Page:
An empty lot on Michigan Street in Long Beach on...

An empty lot on Michigan Street in Long Beach on Nov. 13, 2014, where a home damaged by superstorm Sandy once stood. This is among the properties where a federal judge says the engineer report was faulty. Credit: Johnny Milano

The Federal Emergency Management Agency is appealing a Long Island judge's order calling for the release of thousands of flood insurance documents to determine whether engineers and adjusters conspired to deny superstorm Sandy claims.

The agency, which runs the National Flood Insurance Program, argues that it had no opportunity to make its case before the ruling, which concluded that an engineering report was secretly rewritten to avoid paying a settlement for a house in Long Beach.

"The actions of one engineering firm in one particular case cannot be imputed on all engineers, and certainly not all adjusters, involved in investigating Hurricane Sandy claims," Assistant U.S. Attorney Orelia Merchant wrote in the appeal.

FEMA's appeal, filed late Friday, is the latest in a series of recent legal developments that lawyers say could have significant impact for the more 1,000 lawsuits pending from the 2012 storm.

It was filed in federal court in Central Islip, on the same day similar arguments were submitted by Allstate, Liberty Mutual and more than a dozen other insurers that administered claims for FEMA.

Both of New York's U.S. senators, Democrats Charles Schumer and Kirsten Gillibrand, decried FEMA's decision to appeal the ruling, saying Monday the agency appeared to be trying to conceal wrongdoing.

"There has rarely been a clearer red flag than FEMA's objection to turn over key documents from engineers and adjusters that will help determine if flood insurance providers have engaged in fraudulent activities to reduce payments to Long Island homeowners," Schumer said.

A FEMA spokesman did not return calls seeking comment.

The Nov. 7 ruling, by Magistrate Judge Gary Brown, stemmed from a single case in Long Beach. An engineer for U.S. Forensic, who never set foot on the property, rewrote a report to blame damage on erosion rather than on flooding. The move allowed the company processing the claim, Wright National Flood Insurance Co., to deny part of the settlement.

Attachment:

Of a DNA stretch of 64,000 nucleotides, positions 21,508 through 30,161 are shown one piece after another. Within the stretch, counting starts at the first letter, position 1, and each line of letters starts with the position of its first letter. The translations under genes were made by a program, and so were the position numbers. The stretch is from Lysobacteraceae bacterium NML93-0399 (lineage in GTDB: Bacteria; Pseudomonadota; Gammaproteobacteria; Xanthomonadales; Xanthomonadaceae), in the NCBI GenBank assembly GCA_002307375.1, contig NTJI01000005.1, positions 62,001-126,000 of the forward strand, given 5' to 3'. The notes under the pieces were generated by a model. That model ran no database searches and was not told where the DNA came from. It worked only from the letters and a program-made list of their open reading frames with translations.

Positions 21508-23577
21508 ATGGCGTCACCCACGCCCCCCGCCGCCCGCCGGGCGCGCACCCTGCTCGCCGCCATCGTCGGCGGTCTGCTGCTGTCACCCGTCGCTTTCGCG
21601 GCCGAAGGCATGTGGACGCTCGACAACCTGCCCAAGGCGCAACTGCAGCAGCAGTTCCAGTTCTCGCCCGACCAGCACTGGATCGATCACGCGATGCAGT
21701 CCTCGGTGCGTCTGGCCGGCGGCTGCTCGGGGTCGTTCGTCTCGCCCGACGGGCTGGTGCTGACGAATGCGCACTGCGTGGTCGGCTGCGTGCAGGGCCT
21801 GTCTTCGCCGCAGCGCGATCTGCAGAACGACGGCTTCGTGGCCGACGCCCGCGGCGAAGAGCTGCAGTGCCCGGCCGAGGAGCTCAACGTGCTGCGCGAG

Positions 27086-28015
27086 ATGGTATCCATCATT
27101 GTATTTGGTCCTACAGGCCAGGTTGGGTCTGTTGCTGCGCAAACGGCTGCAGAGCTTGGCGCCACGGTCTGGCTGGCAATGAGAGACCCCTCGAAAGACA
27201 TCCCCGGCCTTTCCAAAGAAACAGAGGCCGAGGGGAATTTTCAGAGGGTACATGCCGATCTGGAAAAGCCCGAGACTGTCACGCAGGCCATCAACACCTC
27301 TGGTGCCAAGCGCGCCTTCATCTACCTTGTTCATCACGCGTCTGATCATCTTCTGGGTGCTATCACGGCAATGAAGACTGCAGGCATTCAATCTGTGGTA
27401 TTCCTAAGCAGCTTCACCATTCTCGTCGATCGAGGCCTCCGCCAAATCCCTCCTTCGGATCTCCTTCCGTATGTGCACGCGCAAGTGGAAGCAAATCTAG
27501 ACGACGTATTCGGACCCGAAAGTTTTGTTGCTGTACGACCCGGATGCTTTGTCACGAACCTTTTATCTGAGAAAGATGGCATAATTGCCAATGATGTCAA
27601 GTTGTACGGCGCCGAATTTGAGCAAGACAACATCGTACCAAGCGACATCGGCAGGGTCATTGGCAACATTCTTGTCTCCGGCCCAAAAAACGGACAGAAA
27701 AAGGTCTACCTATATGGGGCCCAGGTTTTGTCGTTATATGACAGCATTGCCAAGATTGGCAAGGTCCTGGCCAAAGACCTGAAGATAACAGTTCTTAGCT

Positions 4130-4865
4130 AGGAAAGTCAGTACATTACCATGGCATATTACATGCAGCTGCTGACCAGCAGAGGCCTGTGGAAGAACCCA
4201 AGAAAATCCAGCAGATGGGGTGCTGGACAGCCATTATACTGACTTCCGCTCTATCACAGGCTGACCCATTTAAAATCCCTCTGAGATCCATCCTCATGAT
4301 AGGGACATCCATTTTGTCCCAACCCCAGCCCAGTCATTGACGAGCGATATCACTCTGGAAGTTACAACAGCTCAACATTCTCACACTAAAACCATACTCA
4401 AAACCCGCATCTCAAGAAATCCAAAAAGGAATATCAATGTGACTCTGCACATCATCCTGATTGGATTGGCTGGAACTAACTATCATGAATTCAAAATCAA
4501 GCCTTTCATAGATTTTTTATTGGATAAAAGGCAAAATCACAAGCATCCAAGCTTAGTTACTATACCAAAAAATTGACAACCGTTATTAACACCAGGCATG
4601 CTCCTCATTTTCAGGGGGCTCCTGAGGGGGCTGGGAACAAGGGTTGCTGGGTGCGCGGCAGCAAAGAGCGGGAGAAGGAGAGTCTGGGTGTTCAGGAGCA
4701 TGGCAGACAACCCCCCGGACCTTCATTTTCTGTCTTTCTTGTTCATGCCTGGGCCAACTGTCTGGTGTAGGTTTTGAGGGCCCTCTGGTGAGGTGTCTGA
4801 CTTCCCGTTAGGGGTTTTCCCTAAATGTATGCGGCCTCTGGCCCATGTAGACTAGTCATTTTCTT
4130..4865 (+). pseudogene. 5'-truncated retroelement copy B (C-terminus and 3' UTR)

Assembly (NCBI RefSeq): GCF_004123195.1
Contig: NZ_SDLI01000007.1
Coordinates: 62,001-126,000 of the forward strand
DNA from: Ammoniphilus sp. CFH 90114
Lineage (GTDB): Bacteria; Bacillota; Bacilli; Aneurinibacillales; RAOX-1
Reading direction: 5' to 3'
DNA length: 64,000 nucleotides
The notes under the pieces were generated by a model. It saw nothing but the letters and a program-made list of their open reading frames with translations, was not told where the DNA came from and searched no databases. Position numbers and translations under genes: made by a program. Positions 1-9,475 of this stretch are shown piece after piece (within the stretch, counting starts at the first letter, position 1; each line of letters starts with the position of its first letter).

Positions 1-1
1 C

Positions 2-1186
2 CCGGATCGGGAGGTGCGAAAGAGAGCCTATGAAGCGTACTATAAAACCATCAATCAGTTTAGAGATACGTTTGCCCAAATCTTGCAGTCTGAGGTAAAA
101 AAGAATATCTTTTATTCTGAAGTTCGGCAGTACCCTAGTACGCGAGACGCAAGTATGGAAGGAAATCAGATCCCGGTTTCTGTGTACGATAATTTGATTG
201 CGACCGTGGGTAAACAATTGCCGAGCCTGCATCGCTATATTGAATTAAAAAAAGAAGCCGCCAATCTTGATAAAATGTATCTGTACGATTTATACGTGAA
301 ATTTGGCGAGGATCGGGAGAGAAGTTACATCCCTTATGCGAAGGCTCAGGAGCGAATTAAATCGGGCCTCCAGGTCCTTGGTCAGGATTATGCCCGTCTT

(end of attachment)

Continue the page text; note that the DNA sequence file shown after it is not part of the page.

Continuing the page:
Brown wrote that the practice of rewriting reports appeared to be "widespread." And he ordered all companies being sued over a flood insurance claim to release notes, pictures and other draft materials used to compile reports.

In its appeal, FEMA argued that it lacks authority to force companies to turn over drafts. Moreover, the agency said the move would lead to costly delays in cases that have already dragged on for months.

FEMA asked the U.S. District Court judge who oversees Brown to throw out or curtail the ruling, which applies to all Sandy cases in Nassau, Suffolk, Brooklyn, Queens and Staten Island.

John Mostyn, who is among the lawyers representing homeowners who filed a class-action lawsuit Friday accusing companies of a large-scale conspiracy to deny claims, said he was surprised that the federal government would fight to keep the draft reports from public view.

"It is mind-boggling to me that FEMA would not want to know whether people were defrauded by the insurance companies it hired," Mostyn said.Gillibrand called the appeal "shocking."

"FEMA should be a watchdog for the taxpayers it serves," she said. "And this is an abject failure of that responsibility."

Get the latest news and more great videos at NewsdayTV Credit: Newsday

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Get the latest news and more great videos at NewsdayTV Credit: Newsday

Newsday's political experts breakdown what's next for Dems ... Suffolk cybersecurity ... Cleaning up the beaches ... Sunflower fields

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